The Left’s animus towards energy independence and corresponding human flourishing must be challenged.
This week at Davos, U.S. climate envoy John Kerry, claimed, “There isn't any country on the planet that isn't feeling and living the impacts of the climate crisis.”
While in Japan, President Joe Biden appeared to relish in high gas prices back home, remarking, “[When] it comes to the gas prices, we’re going through an incredible transition that is taking place that, God willing, when it’s over, we’ll be stronger and the world will be stronger and less reliant on fossil fuels when this is over.”
A new book from philosopher Alex Epstein, however, argues continued use of fossil fuels and its byproducts will positively impact our future.
Epstein’s new book, Fossil Future: Why Global Human Flourishing Requires More Oil, Coal, and Natural Gas--Not Less, masterfully makes the case for continued usage of coal, oil, and natural gas against so-called “renewables.”
The author articulates to readers the importance of refuting hostile viewpoints concerning fossil fuels.
First, he explains the “knowledge system” — defined as people or institutions engaged in highly specialized research on fossil fuels — and how the work of researchers in energy and environment is distorted by a select few “designated experts.” So-called experts like Al Gore and Paul Ehrlich, usually self-appointed spokespeople, cherry pick controversial new conclusions of a select few researchers and claim there’s unanimous scientific consensus concluding fossil fuels only harm the planet.
As the Biden administration pushes net-zero policies, readily available U.S. Energy Information Administration (EIA) data refutes their policy aims.
The harsh reality for radical preservationists is this: Eliminating traditional energy sources makes us poorer and reduces our standard of living. As of September 2020, EIA states “...80% of domestic energy production was from fossil fuels, and 80% of domestic energy consumption originated from fossil fuels.”
The New York Times bestseller author suggests increased usage will result in society experiencing higher environmental quality and less danger from the climate.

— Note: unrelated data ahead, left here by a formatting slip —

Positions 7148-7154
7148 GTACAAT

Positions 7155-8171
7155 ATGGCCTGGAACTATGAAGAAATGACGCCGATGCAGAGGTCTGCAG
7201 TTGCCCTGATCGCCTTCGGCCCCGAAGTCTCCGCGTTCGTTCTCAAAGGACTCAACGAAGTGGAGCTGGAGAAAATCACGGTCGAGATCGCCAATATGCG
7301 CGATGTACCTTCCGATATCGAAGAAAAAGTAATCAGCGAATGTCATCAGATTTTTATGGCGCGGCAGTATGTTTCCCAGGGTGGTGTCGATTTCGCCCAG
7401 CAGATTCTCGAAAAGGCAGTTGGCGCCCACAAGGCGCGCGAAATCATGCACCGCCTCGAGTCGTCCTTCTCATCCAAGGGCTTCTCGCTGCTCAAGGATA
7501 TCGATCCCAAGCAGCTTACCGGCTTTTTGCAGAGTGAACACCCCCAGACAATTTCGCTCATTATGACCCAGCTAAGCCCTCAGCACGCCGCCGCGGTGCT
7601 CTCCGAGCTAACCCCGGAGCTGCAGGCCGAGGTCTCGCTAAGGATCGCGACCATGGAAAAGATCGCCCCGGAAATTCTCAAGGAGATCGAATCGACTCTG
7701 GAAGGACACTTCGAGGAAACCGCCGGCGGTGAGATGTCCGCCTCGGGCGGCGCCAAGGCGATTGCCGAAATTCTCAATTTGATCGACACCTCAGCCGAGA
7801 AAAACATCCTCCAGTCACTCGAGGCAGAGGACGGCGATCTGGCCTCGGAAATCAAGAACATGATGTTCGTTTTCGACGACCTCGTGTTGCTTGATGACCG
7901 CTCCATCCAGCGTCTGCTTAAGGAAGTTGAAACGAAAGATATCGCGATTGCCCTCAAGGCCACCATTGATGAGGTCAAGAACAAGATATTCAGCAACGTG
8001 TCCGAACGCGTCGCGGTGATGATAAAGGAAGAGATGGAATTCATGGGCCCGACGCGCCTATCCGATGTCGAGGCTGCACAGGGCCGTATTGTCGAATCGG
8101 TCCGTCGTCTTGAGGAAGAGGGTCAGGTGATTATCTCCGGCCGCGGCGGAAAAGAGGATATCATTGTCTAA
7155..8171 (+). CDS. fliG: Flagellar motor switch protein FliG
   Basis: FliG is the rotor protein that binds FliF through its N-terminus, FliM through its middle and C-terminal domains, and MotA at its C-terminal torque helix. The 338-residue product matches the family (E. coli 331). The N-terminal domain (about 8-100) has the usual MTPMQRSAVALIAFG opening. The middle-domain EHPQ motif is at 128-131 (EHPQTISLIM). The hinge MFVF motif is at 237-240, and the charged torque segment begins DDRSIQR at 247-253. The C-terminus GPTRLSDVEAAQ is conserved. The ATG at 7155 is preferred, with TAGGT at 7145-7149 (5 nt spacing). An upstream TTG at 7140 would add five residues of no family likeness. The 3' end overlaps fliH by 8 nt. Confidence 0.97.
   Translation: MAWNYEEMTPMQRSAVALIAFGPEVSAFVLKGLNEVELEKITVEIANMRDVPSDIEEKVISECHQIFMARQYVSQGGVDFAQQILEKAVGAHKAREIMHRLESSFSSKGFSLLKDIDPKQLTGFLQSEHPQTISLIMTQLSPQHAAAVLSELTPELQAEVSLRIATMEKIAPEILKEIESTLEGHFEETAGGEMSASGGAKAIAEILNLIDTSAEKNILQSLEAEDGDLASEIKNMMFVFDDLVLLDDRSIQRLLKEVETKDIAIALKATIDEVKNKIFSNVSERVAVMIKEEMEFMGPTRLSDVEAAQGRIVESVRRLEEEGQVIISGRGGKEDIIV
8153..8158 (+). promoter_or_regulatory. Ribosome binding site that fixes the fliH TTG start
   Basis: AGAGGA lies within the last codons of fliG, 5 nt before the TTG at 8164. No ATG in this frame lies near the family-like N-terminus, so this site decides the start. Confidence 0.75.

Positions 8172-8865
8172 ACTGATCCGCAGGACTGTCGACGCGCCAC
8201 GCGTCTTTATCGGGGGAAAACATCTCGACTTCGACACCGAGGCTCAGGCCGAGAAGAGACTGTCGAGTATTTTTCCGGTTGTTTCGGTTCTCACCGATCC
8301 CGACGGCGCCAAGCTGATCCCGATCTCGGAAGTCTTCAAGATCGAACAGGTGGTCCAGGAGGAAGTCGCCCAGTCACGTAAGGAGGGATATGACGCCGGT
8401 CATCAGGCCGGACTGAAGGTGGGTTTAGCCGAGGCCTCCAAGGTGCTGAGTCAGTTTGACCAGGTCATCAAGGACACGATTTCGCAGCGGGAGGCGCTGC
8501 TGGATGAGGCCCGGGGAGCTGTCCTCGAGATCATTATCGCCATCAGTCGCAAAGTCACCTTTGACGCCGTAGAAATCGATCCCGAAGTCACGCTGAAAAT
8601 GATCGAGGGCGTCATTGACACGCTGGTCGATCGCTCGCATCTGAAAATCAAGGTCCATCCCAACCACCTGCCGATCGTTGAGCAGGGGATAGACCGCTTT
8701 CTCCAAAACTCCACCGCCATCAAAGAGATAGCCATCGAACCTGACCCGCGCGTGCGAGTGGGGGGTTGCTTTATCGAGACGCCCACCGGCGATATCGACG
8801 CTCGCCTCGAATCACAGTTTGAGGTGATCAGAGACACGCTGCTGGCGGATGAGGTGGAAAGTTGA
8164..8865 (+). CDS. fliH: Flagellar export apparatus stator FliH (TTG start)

“Instead of acknowledging the unique cost-effectiveness of fossil fuels today, most designated experts, like the rest of the mainstream knowledge system, deny the reality of alternatives today, claiming that fossil fuels are already being rapidly replaced…,” writes Epstein. “Based on this total misrepresentation of reality, our designated experts glibly assert that fossil fuels can soon be replaced exclusively by “green” or “renewable” energy sources—mostly the intermittent solar and wind that provide only 3 percent of the world’s energy and near 0 percent of certain crucial categories of energy (such as heavy-duty transportation.)”
Epstein notes fossil fuel benefits far outweigh the negative side-effects attributed to them. Oft-dismissed benefits, he writes, include “affordable food, clothing, shelter, and medical care.”
Fossil Fuel Alternatives Boast Severe Limitations
The Fossil Future author further expounds on solar and wind shortcomings— which solely account for three percent of the world’s energy. Why? Fossil fuels, or “naturally concentrated stores of energy,” are more prevalent compared to the former— intermittent sources that are “naturally dilute flows of energy.” Solar and wind, he adds, also drive “large land and material costs” and require costly “long-distance transmission lines.”
When assessing viable oil and gas alternatives, the prolific lecturer points to hydroelectric power and nuclear energy as practical options—the latter of which “designated experts” especially denounce as dangerous.
Nuclear energy, in Alex’s view, especially raw materials for it, are “far more abundant in nature than even fossil fuels” because it has massive scalability potential. And it boasts a reliable base load and isn’t intermittent like solar or wind.
Talk about an inconvenient truth.
Fossil Fuels Needed for Continued Human Flourishing
In his book, Epstein challenges readers to advance the “human flourishing framework” and associate it—not the “anti-impact framework” espoused by “designated experts”— with cleaner environmental standards and overall climate safety.
An unimpacted environment, he says, leads to more disasters —like high-intensity fires raging across the American West. And vice versa.
This framework parallels the debate surrounding conservation stewardship versus preservationist environmentalism. Preservationists intentionally conflate preservation (no use of natural resources) with conservation (wise use of natural resources).The former admonishes human input and calls for nature to take its course compared to the latter, which welcomes positive human impact (including multiple-use management of public lands) on the landscape.
On this token, environmental policies shouldn’t prefer nature over people but safeguard the interests of both. After all, this is the essence of America’s true conservationist ethos.
Alex Epstein’s latest work is thoroughly-researched, heavy on information, and undoubtedly thought-provoking.
Admonishing fossil fuels politically and culturally has resulted in higher fuel costs, energy dependence, and hatred for the comforts afforded to us in the first-world.
Fossil Future is an essential read that can be utilized to effectively counter top-down, unsustainable environmental policies and thinking dominating Washington, D.C., and beyond.